Before the impactor reaches the target NEO the explorer spacecraft is placed in a position which is favorable for observing the impact but at a distance sufficiently large to avoid it being hit by NEO debris excavated due to the impact.

The explorer spacecraft

The figure above shows the NEOShield explorer spacecraft mated with the impactor and the Fregat under the (transparent) Soyuz fairing in launch configuration. Fregat is protruding the fairing at the bottom. The green cones shown above represent fields of view of instruments and sensors.


How the two spacecraft and the target NEO finally come together

A combined launch of explorer and impactor spacecraft on the same rocket has been selected for the NEOShield kinetic impactor test mission. This requires non-trivial trajectories for the two spacecraft including several swing-by manoeuvres. The evolution of these trajectories to the target NEO 2001 QC34 is shown hereafter.














The situation at impact on 2001 QC34

In the terminal phase when the impactor spacecraft finally approaches the selected target NEO 2001 QC34 it has to operate under adverse illumination conditions. Reason is that due to its large Sun phase angle 2001 QC34 is nearly dark from the perspective of the impactor (see figure below). The figure illustrates in addition the velocities of impactor and NEO and, most importantly, the relative velocity of the impactor with respect to 2001 QC34 (about 9 km/s).

Note that the shape shown for this NEO does not claim to be realistic. Its precise shape is not known to date except for its length-to-width ratio of 1.5. The impactor spacecraft needs to be guided such that it hits the NEO preferably along a line passing through the NEO center of mass. Therefore its position offset relative to the NEO's center of brightness, which is captured by the on-board navigation camera, must be known to the impactor.


When the impactor spacecraft approaches the target NEO then the explorer spacecraft has to acquire an observation position located at a safe distance from and in a safe orientation towards the impact site. The position must be such that ejecta excavated by the impact are unlikely to hit and damage the explorer spacecraft. A distance of several thousand kilometers is deemed to be safe.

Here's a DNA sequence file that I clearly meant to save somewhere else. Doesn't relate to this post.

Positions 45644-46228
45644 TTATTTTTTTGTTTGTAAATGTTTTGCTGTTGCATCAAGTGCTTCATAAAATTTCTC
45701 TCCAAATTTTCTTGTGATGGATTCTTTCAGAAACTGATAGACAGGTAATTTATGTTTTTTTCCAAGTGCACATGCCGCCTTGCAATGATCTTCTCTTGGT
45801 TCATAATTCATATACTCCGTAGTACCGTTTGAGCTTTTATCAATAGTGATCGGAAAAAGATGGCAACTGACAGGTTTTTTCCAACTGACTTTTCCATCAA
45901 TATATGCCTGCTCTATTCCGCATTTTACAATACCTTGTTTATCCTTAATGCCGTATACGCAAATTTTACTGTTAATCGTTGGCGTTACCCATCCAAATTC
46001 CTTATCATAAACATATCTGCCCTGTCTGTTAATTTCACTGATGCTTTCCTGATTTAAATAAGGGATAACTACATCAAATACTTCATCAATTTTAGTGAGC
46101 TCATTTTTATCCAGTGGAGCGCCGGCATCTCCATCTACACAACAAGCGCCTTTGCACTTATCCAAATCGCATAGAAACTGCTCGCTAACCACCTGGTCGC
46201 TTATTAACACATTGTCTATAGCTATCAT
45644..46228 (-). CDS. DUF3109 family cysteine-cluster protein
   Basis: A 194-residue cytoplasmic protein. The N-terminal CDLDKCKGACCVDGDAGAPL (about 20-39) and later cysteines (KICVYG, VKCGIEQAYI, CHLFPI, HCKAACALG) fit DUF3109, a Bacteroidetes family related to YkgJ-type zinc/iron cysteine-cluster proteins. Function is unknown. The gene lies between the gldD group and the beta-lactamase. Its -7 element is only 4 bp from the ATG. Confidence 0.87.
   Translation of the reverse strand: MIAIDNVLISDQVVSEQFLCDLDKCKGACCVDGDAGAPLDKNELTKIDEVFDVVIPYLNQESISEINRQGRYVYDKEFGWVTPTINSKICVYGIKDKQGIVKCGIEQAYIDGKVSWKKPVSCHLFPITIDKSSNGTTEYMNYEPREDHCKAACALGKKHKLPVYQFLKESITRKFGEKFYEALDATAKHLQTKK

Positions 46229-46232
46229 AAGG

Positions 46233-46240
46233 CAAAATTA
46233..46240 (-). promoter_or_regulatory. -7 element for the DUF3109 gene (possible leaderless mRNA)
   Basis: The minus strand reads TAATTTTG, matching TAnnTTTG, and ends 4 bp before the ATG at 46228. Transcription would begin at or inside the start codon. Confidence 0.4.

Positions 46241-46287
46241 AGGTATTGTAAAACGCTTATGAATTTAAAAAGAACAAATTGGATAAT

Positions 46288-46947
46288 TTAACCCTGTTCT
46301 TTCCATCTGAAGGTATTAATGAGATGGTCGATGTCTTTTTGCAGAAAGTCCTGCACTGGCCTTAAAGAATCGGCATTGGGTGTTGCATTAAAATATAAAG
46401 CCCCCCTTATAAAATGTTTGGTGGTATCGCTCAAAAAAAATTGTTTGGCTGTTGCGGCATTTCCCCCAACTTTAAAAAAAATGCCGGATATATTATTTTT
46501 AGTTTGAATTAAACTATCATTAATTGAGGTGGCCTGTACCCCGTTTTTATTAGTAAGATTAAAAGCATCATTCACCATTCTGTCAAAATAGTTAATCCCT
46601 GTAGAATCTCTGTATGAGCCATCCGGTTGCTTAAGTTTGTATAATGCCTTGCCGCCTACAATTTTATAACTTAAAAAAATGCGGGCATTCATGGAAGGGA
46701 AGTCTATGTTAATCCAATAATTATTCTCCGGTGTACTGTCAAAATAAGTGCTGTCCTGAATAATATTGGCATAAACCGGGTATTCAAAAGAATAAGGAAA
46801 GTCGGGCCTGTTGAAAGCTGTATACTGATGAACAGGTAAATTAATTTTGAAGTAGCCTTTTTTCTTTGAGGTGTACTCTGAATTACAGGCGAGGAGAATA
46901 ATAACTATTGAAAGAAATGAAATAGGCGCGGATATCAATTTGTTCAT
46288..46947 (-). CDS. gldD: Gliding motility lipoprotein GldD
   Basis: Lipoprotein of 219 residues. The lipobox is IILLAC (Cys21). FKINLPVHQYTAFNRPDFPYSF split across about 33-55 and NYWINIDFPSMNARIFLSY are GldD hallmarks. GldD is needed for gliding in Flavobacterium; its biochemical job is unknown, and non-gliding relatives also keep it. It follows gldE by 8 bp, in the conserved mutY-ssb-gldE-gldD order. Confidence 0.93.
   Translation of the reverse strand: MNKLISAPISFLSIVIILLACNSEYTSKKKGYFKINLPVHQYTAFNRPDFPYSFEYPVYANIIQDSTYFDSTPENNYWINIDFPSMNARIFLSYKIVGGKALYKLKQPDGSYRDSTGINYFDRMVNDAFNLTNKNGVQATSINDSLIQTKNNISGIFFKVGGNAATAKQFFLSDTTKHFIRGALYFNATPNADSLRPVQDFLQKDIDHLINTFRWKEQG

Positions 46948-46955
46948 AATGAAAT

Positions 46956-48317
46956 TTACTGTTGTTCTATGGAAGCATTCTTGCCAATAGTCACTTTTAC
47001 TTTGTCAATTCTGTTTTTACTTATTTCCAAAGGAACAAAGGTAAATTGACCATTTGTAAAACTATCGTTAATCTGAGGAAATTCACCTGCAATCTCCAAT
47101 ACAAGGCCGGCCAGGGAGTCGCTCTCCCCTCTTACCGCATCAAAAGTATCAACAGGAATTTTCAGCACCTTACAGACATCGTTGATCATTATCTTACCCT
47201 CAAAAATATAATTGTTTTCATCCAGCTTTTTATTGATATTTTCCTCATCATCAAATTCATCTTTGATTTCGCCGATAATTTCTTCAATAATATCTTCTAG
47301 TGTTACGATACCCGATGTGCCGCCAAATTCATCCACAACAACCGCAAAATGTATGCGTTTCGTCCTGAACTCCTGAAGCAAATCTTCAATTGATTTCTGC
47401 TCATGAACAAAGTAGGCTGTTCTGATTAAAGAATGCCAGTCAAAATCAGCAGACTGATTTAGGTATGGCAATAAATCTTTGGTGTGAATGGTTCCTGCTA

At the time of the impact the NEO is at a distance from the Earth of 1.8 times the Earth-Sun distance. This means that the transmission of a signal down to ground takes 15 minutes roughly. The consequence of this high latency is the need for a high degree of on-board autonomy, in particular on the impactor spacecraft.


The NEOShield impactor spacecraft

The impactor spacecraft is supposed to crash into the selected target NEO with high precision and velocity. In order to maximize the momentum transfer during the impact, the impactor spacecraft remains mated to Fregat, the Soyuz upper stage, throughout the mission. This composite is shown in the following figure.


Impactor spacecraft

The body-mounted octagonal solar array on top of the composite is permanently oriented towards the Sun. During the terminal approach to 2001 QC34 the two hot-redundant navigation cameras NAC1, NAC2 are oriented towards the NEO and provide guidance information for trajectory control. The green cones represent the fields of view of the three star trackers used for attitude control. The dry mass of the impactor composite amounts to 1336 kg, whereof Fregat (essentially consisting of six interpenetrating spheres of equal size) contributes 902 kg. A suite of antennas (low-gain (LGA), medium-gain (MGA) and high-gain (HGA)) provides for communication with ground and with the explorer spacecraft. For orbit and attitude control the spacecraft features a chemical propulsion system and four reaction wheels.


The NEOShield explorer spacecraft

The explorer spacecraft is supposed

  • to precisely determine the target NEO orbit before and after the kinetic impact
  • to determine the material composition of the target NEO
  • to determine the surface geometry and rotation state of the target NEO
  • to observe the kinetic impact of the impactor spacecraft (cratering, ejecta)

To meet these objectives, two cameras, a LIDAR and a spectrometer for the visual and the near infrared band form part of this spacecraft. The cameras will also be used for navigation purposes. Radio science for precise orbit determination is possible by using suitable RF transponders. A suite of antennas (low-gain (LGA), medium-gain (MGA) and high-gain (HGA)) provides for communication with ground and with the impactor spacecraft.

The dry mass of the explorer spacecraft amounts to 574 kg. In order to minimise this mass a combination of an electrical with a chemical propulsion system has been selected.


The explorer spacecraft

The figure above shows the explorer spacecraft with its solar arrays stowed.